Australia’s two million SMEs are drowning in a sea of unpaid customer bills, with $76 billion worth of outstanding invoices crippling their ability to grow, new research has found.
If the problem can be fixed, up to half a million jobs could be created, reducing Australia’s unemployment rate to almost zero.
The Invoice Market’s SME Cashflow Crisis Report shows that Australian businesses are perpetually owed on average $38,000 each, with corporate customer excuses ranging from “lost in the system” and “in dispute” to “being reviewed internally” and “being processed offshore.”
Cashflow is so dire that more than a third of Australian SMEs have to dip into their personal savings to manage their company cashflow, which impacts their ability to pay their housing and other living expenses.
This in turn creates a disincentive to hire new staff, and makes it harder to pay existing workers.
The Invoice Market CEO, Angus Sedgwick, said the findings had important implications for all Australians, as small businesses are the engine room of the national economy, employing seven million people or 70 per cent of the entire workforce.
“Almost half a million SMEs say they would employ more people if they could improve their cashflow position, reducing Australia’s 715,000 unemployment queue to 200,000 people or fewer,” Sedgwick said. “That equates to an unemployment rate of about 1.5 per cent, or the lowest in the developed world.”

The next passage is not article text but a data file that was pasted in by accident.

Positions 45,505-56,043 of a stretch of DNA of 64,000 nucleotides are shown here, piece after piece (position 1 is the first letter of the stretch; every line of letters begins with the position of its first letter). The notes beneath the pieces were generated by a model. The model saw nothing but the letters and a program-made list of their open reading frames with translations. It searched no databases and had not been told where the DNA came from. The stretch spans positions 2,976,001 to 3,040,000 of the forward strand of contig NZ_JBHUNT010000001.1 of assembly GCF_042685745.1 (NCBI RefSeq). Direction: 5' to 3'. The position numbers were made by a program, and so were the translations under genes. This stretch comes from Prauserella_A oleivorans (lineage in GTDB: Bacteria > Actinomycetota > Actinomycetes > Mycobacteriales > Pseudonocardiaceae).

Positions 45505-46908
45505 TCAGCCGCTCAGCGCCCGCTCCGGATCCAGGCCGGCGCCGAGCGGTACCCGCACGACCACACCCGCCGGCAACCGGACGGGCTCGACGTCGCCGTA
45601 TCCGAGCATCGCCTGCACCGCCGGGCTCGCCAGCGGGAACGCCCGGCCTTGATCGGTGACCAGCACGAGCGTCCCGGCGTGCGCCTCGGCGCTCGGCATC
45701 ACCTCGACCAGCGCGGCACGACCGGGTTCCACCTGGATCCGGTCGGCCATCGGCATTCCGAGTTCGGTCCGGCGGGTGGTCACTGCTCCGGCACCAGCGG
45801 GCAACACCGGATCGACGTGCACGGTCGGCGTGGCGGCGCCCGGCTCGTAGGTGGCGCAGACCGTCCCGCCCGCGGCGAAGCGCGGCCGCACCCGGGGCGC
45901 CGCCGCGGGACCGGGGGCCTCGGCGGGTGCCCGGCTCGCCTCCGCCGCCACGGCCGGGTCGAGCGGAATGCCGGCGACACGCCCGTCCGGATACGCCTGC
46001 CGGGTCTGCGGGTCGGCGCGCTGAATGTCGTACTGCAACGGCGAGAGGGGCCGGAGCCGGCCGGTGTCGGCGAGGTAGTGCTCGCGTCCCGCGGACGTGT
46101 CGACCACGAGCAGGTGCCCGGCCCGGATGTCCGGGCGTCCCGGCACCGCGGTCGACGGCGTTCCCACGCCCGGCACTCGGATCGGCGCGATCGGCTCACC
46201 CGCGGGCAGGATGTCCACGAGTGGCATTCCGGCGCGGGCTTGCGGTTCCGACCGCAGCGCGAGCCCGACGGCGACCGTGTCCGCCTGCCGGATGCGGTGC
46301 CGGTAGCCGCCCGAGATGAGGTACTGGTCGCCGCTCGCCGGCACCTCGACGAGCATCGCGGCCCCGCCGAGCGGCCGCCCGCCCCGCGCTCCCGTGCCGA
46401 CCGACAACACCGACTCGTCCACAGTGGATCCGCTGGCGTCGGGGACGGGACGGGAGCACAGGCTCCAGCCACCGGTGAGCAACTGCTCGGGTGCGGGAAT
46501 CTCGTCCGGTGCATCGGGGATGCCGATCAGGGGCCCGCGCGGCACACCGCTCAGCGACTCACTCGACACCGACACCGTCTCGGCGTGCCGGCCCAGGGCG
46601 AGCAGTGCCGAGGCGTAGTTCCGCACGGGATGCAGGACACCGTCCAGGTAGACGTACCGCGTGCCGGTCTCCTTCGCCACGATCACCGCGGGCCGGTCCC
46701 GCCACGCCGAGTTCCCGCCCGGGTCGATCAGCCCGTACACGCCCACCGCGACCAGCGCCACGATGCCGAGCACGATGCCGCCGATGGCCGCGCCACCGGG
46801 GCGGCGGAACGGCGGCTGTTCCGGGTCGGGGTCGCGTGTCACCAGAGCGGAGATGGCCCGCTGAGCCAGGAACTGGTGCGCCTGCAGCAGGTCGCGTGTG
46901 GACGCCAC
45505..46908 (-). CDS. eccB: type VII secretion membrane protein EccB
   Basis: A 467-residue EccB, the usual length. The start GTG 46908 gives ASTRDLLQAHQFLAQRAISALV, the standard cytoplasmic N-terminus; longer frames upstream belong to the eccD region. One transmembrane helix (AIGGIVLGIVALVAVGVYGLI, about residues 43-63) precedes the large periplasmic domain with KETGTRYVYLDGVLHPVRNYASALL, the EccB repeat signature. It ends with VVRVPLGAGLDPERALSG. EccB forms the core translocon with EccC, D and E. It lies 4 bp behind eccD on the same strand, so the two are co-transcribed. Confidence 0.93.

According to the Australian Bureau of Statistics, half of all businesses go out of business in the first three years of operation.* And, according to the Australian Securities and Investment Commission, poor cashflow is cited as a factor in 40 per cent of business failures.**
One of the most striking findings of this report is that while late payments cost companies money, it is the hidden cost in time that is the most revealing.
On average, 46 per cent of companies have to ask twice or three times for their bills to be paid by errant corporate customers.
Extraordinarily, in three per cent of cases, companies are forced to demand payment five or more times.
This raises questions about how long peer-to-peer business relationships can last before they begin breaking down.
Sedgwick said that contrary to popular belief that big businesses and multinationals treat small businesses poorly, small businesses were actually the tardiest in paying their bills to other SMEs.
“While Australians are renowned for their laid-back attitude, some businesses are having to ask for payment up to five times over several months, indicating that a new culture of ‘corporate selfishness’ has developed across Australia,” he said.
“This means that Australian SMEs are prepared to break their word with suppliers to help their own business.”
“Although four in five Australian businesses ask to be paid within one month, three-quarters of them have to wait up to two months, and an unlucky three per cent have to wait more than two months after the due date to be paid.”
* 81,650 Counts of Australian Businesses, including Entries and Exits, Jun 2011 to Jun 2015